I don’t want to sit here like a fanboy lobbing out ideas, but if one episode isn’t George Michael, Ice, and Tobias, all on the same motorcycle chasing down someone (let’s say Ann), then Mr. Hurwitz missed a very big opportunity. Like a travesty on par with Sit Down, Shut Up.

Best line (so far):

Barry Zuckerkorn

If there are two things AD knows, it’s closeted characters and incompetent lawyers. In those realms, Barry Zuckerkorn has the whole package. A very bad lawyer who hangs out at rest stops for sex acts, Zuckercorn gets replaced by a newer, younger lawyer with a memorable name (Hint: he's got a law blog), but the new guy can’t fill the Fonzy-sized hole in our hearts.

An aside: It’s really hard to explain “why” these characters are the most entertaining, so I’m sure this list comes across as one of those, “Hey! Remember this guy? He was pretty awesome, right?” Not the highest form of analysis, granted, but probably the most apt one in that it’s probably all the provocation needed to fans of the show to rattle off quotes and indulge in narrated flights of fancy.

Perhaps the most superficially mesmerizing aspect of the show is the names that they give the ancillary characters. Barry Zuckerkorn is a prime example. It’s the equivalent of holding a sign over a character’s head when you meet him that just says, “I’m ridiculous.” Remarkably, they manage to live up to the hype. Mostly just by being really, really ridiculous.

Best line (so far): Those? Those are balls!


Is Franklin a character? Yeah, Franklin Delano Bluth is a character. G.O.B.’s hand puppet is able to redirect the plot, steal scenes, and piss off most every person in the room, which makes him just as viable as every other Arrested Development character.

It’s not like Franklin needs to be a plot point, but perhaps just a recording of a duet with G.O.B. playing on the car stereo will suffice.

Best line (so far): It ain't easy bein' brown...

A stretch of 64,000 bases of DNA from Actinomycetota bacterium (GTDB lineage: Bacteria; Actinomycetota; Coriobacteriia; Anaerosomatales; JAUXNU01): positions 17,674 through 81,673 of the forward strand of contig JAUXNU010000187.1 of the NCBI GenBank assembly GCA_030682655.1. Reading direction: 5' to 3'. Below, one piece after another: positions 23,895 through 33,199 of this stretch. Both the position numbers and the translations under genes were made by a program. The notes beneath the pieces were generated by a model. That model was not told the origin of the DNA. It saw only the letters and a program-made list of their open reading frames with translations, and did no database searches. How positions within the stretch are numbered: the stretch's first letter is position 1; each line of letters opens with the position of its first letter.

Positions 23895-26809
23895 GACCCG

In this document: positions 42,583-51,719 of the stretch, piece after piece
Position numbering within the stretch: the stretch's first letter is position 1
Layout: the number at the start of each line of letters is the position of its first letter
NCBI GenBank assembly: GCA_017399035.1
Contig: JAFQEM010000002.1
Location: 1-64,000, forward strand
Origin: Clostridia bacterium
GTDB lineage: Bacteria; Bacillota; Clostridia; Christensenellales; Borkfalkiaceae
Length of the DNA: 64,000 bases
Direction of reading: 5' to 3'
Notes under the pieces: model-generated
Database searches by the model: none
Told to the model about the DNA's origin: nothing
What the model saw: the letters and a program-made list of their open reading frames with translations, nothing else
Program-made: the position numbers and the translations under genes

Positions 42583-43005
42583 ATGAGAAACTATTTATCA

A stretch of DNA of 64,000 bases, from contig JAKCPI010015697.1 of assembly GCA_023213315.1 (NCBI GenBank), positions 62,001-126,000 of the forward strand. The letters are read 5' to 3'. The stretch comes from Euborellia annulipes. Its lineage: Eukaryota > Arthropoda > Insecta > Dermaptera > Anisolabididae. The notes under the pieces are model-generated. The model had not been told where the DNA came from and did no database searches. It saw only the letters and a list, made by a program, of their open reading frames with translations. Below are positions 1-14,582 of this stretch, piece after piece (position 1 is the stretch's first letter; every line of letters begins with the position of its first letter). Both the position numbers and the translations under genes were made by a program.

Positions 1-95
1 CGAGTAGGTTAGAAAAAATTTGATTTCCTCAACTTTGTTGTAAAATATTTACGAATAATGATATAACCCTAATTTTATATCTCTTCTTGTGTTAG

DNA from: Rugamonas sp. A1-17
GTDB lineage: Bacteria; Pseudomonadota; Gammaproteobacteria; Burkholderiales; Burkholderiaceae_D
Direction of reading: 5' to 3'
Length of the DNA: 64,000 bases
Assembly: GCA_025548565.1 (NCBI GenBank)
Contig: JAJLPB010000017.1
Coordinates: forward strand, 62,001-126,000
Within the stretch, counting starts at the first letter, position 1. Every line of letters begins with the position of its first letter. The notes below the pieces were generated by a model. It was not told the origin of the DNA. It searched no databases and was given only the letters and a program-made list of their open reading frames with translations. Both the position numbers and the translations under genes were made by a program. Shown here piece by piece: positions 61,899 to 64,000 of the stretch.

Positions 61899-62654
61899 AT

Annyong (Hel-loh) Bluth

Earlier, I stated that AD isn’t much of a plot driven show. The one-episode arcs always remained a lot more compelling than the longer ones. (Did we care if George went to jail or if G.O.B. knew he had a kid?) HOWEVER, my curiosity was always piqued by the Annyong (Annyong!) storyline. He is the one that’s responsible for the SEC raid on the Bluth Company/Family, so it stands to reason that the family will seek redress in the upcoming episodes, no? Or maybe they’ll just forget about it altogether and throw a party. They’ve been known to do that too.

Best line (so far): Annyong. But my real name is Hel-loh.

Ann Veal

Yes, her. Ann was played by Mae Whitman, who is now a star of the NBC show Parenthood, which is total crap because that means it may be unlikely she will or can moonlight to reprise her role as the girl that must be funny or something.

Like so many other characters, Ms. Veal strikes a balance between being absurd herself (She can’t be knocked over! Mayo-n-egg!) and pointing out the absurdity and general shittiness of the Bluth family.

The beauty of Ann isn’t in her lines, but the names that other people, namely Michael, lob her way, including: Bland, Egg, Yam, Plain, Plant, and Ann Hog. That last one sounds Korean, so maybe there’s something going on between her and Annyong?

Best line (so far): See above.